11. The NOPR proposed to direct NERC to develop GMD Reliability Standards in two stages. Regarding the first stage, NERC would submit one or more proposed Reliability Standards that require owners and operators of the Bulk-Power System to develop and implement operational procedures to mitigate the effects of GMDs consistent with the reliable operation of the Bulk-Power System. The NOPR proposed that NERC would submit these First Stage GMD Reliability Standards within 90 days of the effective date of a final rule in this proceeding. The NOPR, while not proposing to direct a specific implementation plan, encouraged a 90-day implementation period following Commission approval of the First Stage GMD Reliability Standards.

12. The NOPR proposed to accept aspects of the “Initial Actions” plan set forth in NERC's May 21, 2012 post-Technical Conference comments, in which NERC stated that it would “identify facilities most at-risk from severe geomagnetic disturbance” and “conduct wide-area geomagnetic disturbance vulnerability assessment.” [19] In the NOPR, the Commission stated that it agreed with NERC that critical Bulk-Power System facilities should be evaluated for GMD vulnerability and, as part of the “Initial Actions,” special attention should be given to Bulk-Power System facilities that provide service to critical and priority loads. The NOPR proposed that NERC would conduct these “Initial Actions” simultaneously with the development of the First Stage GMD Reliability Standards.

13. Regarding the second stage, the NOPR proposed that, within six months of the effective date of a final rule in this proceeding, NERC would file one or more proposed Reliability Standards that require owners and operators of the Bulk-Power System to conduct initial and on-going assessments of the potential impact of GMDs on Bulk-Power System equipment and the Bulk-Power System as a whole. The NOPR stated that, based on those assessments, the Reliability Standards would require owners and operators to develop and implement a plan so that instability, uncontrolled separation, or cascading failures of the Bulk-Power System, caused by damage to critical or vulnerable Bulk-Power System equipment, or otherwise, will not occur as a result of a GMD. The NOPR stated that the plan could not be limited to operational procedures or enhanced training alone, but should, subject to the needs identified in the assessments, contain strategies for protecting against the potential impact of GMDs based on factors such as the age, condition, technical specifications, or location of specific equipment. The NOPR further stated that these strategies could include automatically blocking GICs from entering the Bulk-Power System, instituting specification requirements for new equipment, inventory management, and isolating certain equipment that is not cost effective to retrofit. Without proposing a specific implementation period, the NOPR stated that the Second Stage GMD Reliability Standards would likely need to be implemented in phases, focusing first on the most critical Bulk-Power System assets.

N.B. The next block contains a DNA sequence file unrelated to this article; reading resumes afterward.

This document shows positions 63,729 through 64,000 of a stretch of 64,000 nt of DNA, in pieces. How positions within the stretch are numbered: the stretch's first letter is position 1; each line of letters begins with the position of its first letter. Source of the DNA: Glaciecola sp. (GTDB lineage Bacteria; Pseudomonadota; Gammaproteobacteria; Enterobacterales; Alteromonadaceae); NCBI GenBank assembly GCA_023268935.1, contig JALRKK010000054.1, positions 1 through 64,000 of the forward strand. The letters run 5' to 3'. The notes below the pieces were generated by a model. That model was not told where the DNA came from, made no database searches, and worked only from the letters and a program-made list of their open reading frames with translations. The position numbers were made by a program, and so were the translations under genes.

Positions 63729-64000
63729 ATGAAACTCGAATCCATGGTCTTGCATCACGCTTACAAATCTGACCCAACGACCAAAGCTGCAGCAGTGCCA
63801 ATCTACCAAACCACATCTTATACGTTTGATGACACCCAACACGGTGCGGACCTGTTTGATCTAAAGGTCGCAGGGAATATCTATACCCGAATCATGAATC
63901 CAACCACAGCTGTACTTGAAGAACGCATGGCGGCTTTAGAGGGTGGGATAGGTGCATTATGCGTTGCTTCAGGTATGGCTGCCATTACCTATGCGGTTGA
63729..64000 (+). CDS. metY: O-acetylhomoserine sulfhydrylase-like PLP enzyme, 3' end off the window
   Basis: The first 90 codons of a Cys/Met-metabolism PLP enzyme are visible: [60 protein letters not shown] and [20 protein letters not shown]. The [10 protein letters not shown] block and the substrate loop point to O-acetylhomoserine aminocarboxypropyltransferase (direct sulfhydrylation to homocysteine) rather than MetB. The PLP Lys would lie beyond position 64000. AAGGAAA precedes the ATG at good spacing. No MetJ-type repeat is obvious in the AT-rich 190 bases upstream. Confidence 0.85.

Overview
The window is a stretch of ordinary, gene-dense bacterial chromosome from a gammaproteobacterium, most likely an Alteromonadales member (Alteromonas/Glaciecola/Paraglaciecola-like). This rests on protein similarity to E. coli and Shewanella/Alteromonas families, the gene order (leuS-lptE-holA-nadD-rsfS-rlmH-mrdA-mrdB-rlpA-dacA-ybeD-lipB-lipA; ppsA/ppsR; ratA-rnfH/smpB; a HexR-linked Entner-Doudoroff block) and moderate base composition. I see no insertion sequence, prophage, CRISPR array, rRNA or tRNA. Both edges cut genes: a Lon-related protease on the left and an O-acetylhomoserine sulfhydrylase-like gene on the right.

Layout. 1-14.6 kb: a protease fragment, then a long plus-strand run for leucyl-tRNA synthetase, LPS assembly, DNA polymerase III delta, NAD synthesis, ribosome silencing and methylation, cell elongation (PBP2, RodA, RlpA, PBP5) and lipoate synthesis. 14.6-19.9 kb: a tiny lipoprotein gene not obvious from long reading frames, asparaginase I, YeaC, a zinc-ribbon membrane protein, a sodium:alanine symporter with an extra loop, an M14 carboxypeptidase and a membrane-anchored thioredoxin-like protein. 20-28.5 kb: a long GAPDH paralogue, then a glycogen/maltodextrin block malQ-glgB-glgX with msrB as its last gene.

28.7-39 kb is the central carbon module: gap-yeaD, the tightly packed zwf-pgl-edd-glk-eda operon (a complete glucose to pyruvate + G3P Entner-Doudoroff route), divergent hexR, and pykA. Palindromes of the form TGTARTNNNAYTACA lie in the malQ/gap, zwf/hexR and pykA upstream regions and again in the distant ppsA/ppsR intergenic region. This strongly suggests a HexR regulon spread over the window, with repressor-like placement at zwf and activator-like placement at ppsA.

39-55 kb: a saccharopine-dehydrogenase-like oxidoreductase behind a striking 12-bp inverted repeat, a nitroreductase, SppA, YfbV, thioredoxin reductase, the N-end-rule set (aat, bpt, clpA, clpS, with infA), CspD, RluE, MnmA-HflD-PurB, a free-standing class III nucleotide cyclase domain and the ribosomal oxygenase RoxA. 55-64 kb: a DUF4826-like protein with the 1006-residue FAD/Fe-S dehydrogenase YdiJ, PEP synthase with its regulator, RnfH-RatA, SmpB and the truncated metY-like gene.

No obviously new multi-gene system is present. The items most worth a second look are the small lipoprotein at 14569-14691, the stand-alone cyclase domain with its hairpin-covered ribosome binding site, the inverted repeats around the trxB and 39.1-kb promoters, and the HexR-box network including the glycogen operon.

14. In response to the NOPR, interested entities filed 62 comments. We address below the issues raised in the comments.[20] The Appendix to this Final Rule lists the entities that filed comments to the NOPR.[21]

II. Discussion

15. As discussed below, the Commission finds that the existing Reliability Standards do not adequately address the risks posed by GMDs to the reliable operation of the Bulk-Power System. In its NOPR comments, NERC states that “[a]s a high-impact, low-frequency event, GMDs pose a unique threat to Bulk-Power System reliability, and NERC is committed to working with stakeholders and the Commission to address these challenges consistent with its responsibilities as the ERO.” [22] Accordingly, pursuant to section 215(d)(5) of the FPA, the Commission directs the ERO to develop and submit for approval Reliability Standards that address the potentially severe, wide-spread impact of GMD events on the reliable operation of the Bulk-Power System.[23]